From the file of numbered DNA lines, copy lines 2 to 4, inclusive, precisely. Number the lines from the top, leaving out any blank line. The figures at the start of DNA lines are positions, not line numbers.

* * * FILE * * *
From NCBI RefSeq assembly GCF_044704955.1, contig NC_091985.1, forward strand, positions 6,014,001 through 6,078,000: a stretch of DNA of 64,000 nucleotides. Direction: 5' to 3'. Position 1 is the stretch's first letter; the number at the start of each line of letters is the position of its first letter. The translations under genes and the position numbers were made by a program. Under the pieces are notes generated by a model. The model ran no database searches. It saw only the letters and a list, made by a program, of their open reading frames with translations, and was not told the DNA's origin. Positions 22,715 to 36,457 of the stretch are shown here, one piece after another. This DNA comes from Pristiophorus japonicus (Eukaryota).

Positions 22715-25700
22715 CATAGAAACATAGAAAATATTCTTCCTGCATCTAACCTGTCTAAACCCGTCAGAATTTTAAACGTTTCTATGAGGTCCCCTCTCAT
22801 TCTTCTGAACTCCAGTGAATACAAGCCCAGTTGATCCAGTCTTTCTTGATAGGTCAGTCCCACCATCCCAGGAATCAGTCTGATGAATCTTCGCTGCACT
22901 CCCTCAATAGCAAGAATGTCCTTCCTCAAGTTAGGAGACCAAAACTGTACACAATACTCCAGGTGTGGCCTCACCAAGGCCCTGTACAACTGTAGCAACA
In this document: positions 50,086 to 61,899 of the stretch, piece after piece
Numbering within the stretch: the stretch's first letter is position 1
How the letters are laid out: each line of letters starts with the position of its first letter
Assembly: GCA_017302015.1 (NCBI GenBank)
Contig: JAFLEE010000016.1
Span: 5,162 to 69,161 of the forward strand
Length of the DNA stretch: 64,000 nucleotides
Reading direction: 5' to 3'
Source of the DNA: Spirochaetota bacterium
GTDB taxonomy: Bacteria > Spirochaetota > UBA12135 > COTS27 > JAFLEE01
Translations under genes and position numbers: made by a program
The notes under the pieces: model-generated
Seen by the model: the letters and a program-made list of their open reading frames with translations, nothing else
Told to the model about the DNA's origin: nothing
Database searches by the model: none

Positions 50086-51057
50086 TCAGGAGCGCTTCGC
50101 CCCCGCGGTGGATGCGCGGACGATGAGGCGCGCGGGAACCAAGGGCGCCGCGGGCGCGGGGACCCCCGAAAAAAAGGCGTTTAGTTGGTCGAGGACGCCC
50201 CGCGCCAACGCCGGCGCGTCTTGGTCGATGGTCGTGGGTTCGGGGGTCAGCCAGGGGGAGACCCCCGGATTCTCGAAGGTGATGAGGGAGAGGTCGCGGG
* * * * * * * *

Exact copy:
Positions 22715-25700
22715 CATAGAAACATAGAAAATATTCTTCCTGCATCTAACCTGTCTAAACCCGTCAGAATTTTAAACGTTTCTATGAGGTCCCCTCTCAT
22801 TCTTCTGAACTCCAGTGAATACAAGCCCAGTTGATCCAGTCTTTCTTGATAGGTCAGTCCCACCATCCCAGGAATCAGTCTGATGAATCTTCGCTGCACT